An interview with Lynne Landy, founder of the organisation Greatconnections.

Beverage-Based Insults
The Outland Institute, 15 August 2009

"Do you consider yourself a champagne socialist? Are you a member of the cappuccino-sipping elite? If those expressions seem odd, itís because theyíre dated. Champagne socialist was coined some decades ago to describe a left-leaning toff, and 'cappuccino-sipping' only carried opprobrium when a cappuccino was new and trendy Ė a time we now know as 'the 1980s'."

Keeping up to date with the art of political insult via the media of coffee and wine.

[Read the full article here]

Guide to the Good
                        life logo
Starting Your Own Wine Cellar
Guide to the Good Life, 6 July 2009

"'A jug of wine, a loaf of bread and thou beside me singing in the wilderness.' Persian poet, Omar Khayyam, penned these words almost a millennium ago, but the appreciation of wine is as popular as ever, as is the practice of cellaring wine to develop its full potential. So how's it done?"

A guide to laying down wine in the comfort of your own home.

The Pie Lady of Gdansk
Your Life Choices, May 2009

"I meet Beata Zielinska at the Willa Lubicz, a charming 1930s hotel on a hill in Gdynia, an industrial port city just north of Gdansk. Sheís a neatly turned out middle-aged blonde in a fur-lined coat and jeans, holding a big, practical-looking gold handbag. As she sits at one of the genteel hotelís cafe tables and orders coffee while an espresso machine hisses loudly behind her, she explains why the paj."

The reverse migration experience of a woman who manufactures Australian pies in Poland.

Sale of the Century
Jetstar Magazine, May 2009

"Global financial crisis? What crisis? Itís true that the worldís economies are going through some serious tremors; but for the first home buyer in Australia, thereís never been a better time to purchase a home. Interest rates are down, the first home owner grant is up, and outside the state capitals there are many affordable new housing developments on offer."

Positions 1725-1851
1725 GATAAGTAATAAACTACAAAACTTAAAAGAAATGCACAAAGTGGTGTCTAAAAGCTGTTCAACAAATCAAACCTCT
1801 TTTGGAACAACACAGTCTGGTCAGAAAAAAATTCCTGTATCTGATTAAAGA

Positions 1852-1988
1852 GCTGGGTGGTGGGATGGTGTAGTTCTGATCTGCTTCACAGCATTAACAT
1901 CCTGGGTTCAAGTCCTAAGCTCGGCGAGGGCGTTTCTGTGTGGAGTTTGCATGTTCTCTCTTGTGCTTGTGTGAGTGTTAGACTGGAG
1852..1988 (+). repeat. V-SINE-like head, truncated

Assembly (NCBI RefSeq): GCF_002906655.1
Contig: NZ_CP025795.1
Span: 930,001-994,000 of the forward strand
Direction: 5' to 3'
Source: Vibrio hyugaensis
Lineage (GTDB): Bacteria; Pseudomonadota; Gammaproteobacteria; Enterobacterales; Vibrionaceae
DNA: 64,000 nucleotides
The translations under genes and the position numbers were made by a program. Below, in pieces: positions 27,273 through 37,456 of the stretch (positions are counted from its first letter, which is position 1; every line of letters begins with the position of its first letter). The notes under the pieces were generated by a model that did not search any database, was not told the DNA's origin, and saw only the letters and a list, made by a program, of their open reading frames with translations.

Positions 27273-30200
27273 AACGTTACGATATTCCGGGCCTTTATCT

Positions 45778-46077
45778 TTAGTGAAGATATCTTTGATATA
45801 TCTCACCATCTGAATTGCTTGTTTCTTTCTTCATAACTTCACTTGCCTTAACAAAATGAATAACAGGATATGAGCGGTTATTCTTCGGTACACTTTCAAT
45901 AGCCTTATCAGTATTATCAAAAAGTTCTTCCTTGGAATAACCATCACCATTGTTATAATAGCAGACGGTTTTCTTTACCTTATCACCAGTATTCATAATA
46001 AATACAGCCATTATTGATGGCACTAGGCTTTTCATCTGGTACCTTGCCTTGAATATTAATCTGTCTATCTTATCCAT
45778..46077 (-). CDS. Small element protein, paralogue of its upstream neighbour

Examining new apartment developments in regional Australia.

Given the Chance
Your Life, December 2007

"The program short circuits this problem by matching newly-arrived refugees with local mentors. Itís a win-win situation... the refugee gets the benefit of the mentorís networks and local work experience, and the mentor gets to make a positive contribution to another personís life, providing a hand up just when itís most needed."

A profile of a successful refugee mentoring scheme.

[Read the full article here]

Family Matters
Jetstar Magazine, December 2007

"The birth of a child is always cause for hope; a new spark of life to carry its familyís hopes and dreams into the future. But in this place, still haunted by the tsunami, the arrival of a new life seems more powerful and positive than ever."

Relating the work of World Vision with families in Thailand and Indonesia. 

Mobile Manners
MOB, April 2007

"I asked four mobile users, of different ages and backgrounds, about some problematic situations... In the end, mobile etiquette and safety are both about paying attention to the world around you. So watch out for others and keep your mobile safe, and we can all text happily ever after."

Examines the issues of mobile phone etiquette and safety, including users' opinions.

Childfree by Choice
Griffith Review, Summer 2005

"The reasons are abstract and hard to describe: a need, deep down, to retain the ability to get up and go, to travel, and to make dramatic changes in my life when desired. Am I fooling myself? Or can the deliberate choice to not have children make sense, both personally and socially?"

An opinion piece examining the choice not to have children.

[Read the full article here]

Mobile Phone Etiquette
MXP, February 2005

"Secret agent Maxwell Smart is sitting in the middle of a crowded theatre, when heís embarrassed by a louding ringing from the concealed phone in his shoe. Yesterdayís TV gag is todayís question of mobile phone etiquette. Most of us have got the message about not using them in cinemas by now, but what are the rules about using them in cafes? Or in a meeting with a friend? Or on public transport?"

A look at vexed issues involving the polite use of mobile phones, with comments from users.


This page contains examples of my writing on life and lifestyle issues, organised by date. Each entry includes a sample paragraph, and indications of available rights.

If you'd like to republish one of these pieces, or would like a new piece, please get in touch via the contacts below:

All articles in this archive are available for republication (fee to be negotiated). Articles can be rewritten to meet your style or length requirements. Please contact me by email with your query.